How do psychedelics compare against conventional anti-depressants? The answer may suprise you…

Sir Richard Branson has published an article which makes the case for radical reforms to the UK drug policy in The Daily Telegraph (Link).

Last November, the entrepreneur was one of a number of public figures to sign a letter calling for drugs to be decriminalised.

In December he spoke up about the issue on his blog.

Today he appears in front of the Home Affairs Select committee’s enquiry into drug policy. (Link)

Sir Richard Branson, defender of space cadets...

The committee’s previous inquiry in 2002, when David Cameron was on the committee, said drug use was a “passing phase” for many young people which “rarely results in any long-term harm”.

Speaking more than 10 years ago, Mr Cameron added that the UK’s drugs policy had “been failing for decades” and he hoped the report would “encourage fresh thinking and a new approach”.

Branson is clearly hoping that with Cameron in charge, this could be an opportunity to make some real changes.

Cause for hope and celebration? Not really…

The 2002 committee concluded that ministers needed to lobby for the loosening of international treaties which prohibit withdrawing.

Since drug-policy has only become stricter since the 2002 committee, and UK politicians have taken no steps to remove the star-spangled phallus from their mouths, we can assume the current committee will achieve nothing since the UK is still bound by various international treaties which prevent us changing our own laws.

The United States will not let us withdraw from the War on Drugs, no matter how disastrous it is for our country and the civil liberties of British people. Cameron is not an idiot, he must recognise the truth of Sir Branson’s words… but he is a coward, and he will not change a thing.

No matter how many committees you hold. No matter who speaks in them. Nothing will change because America will not let it change. In ten years time we will have another committee, who will repeat the same solid arguments, with even more evidence, and I think I can predict the outcome already.

The Home Office has stated that it has no intention of ending prohibition… no matter what evidence it is presented with, no matter how strong the arguments for decriminalisation, no matter how many people suffer because of its bad policies.

100,000 people arrested in Britain each year, with 75,000 of them being given criminal records – business as usual in the 51st state.

A fascinating article evidencing the claim that psychedelics were involved in the creation of early cave-paintings and thus the earliest of humanity’s creative endeavours:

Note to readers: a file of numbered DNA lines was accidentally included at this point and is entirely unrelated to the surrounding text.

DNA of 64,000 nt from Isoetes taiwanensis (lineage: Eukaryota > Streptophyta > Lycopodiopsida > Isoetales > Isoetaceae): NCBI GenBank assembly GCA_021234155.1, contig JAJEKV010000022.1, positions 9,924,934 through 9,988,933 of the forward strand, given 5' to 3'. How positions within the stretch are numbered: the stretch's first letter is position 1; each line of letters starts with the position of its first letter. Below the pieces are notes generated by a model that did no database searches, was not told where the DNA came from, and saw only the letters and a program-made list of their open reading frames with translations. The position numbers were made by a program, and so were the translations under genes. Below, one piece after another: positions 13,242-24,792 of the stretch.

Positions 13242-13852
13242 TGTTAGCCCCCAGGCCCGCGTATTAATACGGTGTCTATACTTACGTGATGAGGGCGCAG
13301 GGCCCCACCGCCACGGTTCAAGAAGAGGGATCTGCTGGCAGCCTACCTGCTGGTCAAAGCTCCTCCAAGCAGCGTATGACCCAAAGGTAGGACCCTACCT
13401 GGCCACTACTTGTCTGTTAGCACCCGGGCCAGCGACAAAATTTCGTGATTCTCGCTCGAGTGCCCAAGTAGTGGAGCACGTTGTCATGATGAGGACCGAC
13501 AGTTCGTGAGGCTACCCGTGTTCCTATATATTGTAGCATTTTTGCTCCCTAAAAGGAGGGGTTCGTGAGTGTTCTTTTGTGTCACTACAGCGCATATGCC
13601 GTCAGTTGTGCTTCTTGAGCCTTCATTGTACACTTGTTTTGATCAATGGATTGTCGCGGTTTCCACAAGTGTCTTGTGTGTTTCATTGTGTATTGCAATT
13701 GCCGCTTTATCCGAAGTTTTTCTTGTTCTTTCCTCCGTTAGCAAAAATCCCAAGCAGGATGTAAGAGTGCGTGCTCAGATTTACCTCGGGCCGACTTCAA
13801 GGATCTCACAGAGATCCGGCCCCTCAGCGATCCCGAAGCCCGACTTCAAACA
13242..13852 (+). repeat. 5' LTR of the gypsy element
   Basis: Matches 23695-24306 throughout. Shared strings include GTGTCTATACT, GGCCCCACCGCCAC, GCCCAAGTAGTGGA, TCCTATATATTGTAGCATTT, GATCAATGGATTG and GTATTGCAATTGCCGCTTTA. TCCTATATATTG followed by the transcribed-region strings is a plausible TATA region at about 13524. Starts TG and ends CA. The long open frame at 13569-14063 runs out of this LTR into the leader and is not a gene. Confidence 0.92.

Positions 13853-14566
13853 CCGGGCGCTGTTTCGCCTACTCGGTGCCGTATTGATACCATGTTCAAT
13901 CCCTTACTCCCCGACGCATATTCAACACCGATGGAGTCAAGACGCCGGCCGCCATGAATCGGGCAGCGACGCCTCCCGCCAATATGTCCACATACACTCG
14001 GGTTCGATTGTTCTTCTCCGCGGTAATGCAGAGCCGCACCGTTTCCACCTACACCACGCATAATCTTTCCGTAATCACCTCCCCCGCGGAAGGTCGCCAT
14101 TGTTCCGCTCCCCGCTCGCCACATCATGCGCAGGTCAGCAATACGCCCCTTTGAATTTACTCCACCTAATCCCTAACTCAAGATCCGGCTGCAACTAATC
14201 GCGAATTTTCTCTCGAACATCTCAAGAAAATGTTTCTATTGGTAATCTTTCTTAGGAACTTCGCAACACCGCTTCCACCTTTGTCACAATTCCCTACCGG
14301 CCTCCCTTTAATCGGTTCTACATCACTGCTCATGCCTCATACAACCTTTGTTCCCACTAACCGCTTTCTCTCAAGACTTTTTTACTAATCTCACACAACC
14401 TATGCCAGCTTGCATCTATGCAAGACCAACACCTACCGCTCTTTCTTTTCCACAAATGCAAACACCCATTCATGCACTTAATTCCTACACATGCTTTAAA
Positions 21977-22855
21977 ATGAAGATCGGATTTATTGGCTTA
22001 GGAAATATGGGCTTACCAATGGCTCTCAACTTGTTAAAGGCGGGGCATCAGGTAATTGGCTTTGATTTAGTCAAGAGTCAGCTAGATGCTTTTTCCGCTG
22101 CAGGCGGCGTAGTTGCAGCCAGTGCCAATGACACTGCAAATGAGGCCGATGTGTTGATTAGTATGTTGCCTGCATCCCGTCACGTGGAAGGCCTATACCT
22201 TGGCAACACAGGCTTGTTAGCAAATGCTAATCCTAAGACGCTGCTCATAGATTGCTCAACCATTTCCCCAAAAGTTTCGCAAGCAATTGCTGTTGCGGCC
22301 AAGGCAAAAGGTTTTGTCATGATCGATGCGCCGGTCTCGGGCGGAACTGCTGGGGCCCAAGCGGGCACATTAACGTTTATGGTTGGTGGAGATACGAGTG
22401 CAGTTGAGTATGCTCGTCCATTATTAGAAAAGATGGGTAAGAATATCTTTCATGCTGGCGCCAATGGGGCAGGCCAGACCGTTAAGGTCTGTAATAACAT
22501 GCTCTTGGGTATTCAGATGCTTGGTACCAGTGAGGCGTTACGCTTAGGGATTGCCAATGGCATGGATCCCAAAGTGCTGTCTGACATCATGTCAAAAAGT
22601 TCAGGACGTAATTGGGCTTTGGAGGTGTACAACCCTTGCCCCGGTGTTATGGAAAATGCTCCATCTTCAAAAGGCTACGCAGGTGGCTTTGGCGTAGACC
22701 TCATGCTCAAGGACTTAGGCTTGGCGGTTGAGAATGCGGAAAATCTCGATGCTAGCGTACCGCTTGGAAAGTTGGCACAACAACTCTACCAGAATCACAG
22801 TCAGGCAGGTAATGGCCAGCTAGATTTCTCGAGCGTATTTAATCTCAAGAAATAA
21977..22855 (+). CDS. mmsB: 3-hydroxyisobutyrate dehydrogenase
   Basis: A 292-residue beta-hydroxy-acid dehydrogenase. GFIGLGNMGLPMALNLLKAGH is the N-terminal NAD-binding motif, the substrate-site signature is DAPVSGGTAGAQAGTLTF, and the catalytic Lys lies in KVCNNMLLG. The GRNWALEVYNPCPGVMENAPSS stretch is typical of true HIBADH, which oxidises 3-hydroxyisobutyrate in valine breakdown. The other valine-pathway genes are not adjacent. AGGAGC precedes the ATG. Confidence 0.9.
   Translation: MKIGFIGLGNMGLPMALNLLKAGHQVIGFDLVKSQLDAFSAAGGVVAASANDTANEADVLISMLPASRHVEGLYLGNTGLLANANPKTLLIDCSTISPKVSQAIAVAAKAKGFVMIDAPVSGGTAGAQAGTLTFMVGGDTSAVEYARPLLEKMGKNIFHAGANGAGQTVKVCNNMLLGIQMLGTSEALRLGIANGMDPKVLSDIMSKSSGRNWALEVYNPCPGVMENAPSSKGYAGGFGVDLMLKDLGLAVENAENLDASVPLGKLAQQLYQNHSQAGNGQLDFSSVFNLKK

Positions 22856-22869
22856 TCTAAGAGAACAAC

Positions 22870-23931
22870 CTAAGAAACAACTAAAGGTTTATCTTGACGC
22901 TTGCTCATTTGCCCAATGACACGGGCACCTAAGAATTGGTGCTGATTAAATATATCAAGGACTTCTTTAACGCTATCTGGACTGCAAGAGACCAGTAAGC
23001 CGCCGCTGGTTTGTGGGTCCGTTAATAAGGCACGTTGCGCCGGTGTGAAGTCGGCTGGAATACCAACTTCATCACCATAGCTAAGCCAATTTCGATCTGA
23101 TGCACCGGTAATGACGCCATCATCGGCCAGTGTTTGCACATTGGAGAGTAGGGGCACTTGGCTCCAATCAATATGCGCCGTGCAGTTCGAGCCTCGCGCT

“There are common visual concepts which cut across boundaries of culture and time and reflect what it truly means to be human. Near death experiences are often associated with seeing a “light at the end of a tunnel”. In the Bible, God appeared to Ezekiel as a “wheel within a wheel”. Spirals and concentric circles are commonly found in petrogylphs carved by cultures long dead. Similar visual effects are reported during extreme psychological stress, fever delirium, psychotic episodes, sensory deprivation, and are reliably induced by psychedelic drugs.”

Ancient cave paintings suggest that psychedelic mushrooms were involved in some of the earlist artistic enterprises. (On this subject I recommend a book ‘The Alchemy of Culture’.)

In the modern era, aristic and bohemian sub-cultures have a long-standing asosciation with chemically altered states of consciousness: a great deal of the most popular music of the last century has been created by individuals who do drugs, modern art certainly wouldn’t have been the same without psychedelics.

When we look at the effect that widespread LSD use had on the United States population during the sixties, there was an influx of creative and revolutionary energy. Art became very ‘far-out’ at that point, it was different: to this day, psychedelic artists like Alex Grey gleam some of their inspiration from psychedelic experience.

Psychedelics are known to cause increased creativity. Psychedelic experiences are a rich source of creative material. If used correctly, psychedelics can unblock the creative energy of individual artists.

Since psychedelic art depends, for the most part, on psychedelics: drug prohibition can be seen to limit this form of creative expression. Allowing psychedelics to continue to boost the creativite and artistic talent of the nation progresses our creative industries, our technological and scientific advancement. In many ways our unique British culture is one of our most precious assets, we hold that psychedelics have always been a part of that culture and should be continued to allow to contribute to it.

Money invested in art and culture is highly profitable. Every £1 invested in art generates £2 for the economy. Since creativity is increased: the fields of design, architecture and urban planning are also enhanced. Creativity is good for people. Making music and art is good for psychological well-being and people enjoy appreciating the ever-growing diversity of culture a great deal. Psychedelics contribute to this.

Art is truly a matter of cognitive liberty. Aesthetic action is an expression of cognitive liberty. Cognitive Liberty UK hope that British Arts & Culture will continue to be fueled by our Golden Age of Psychedelics.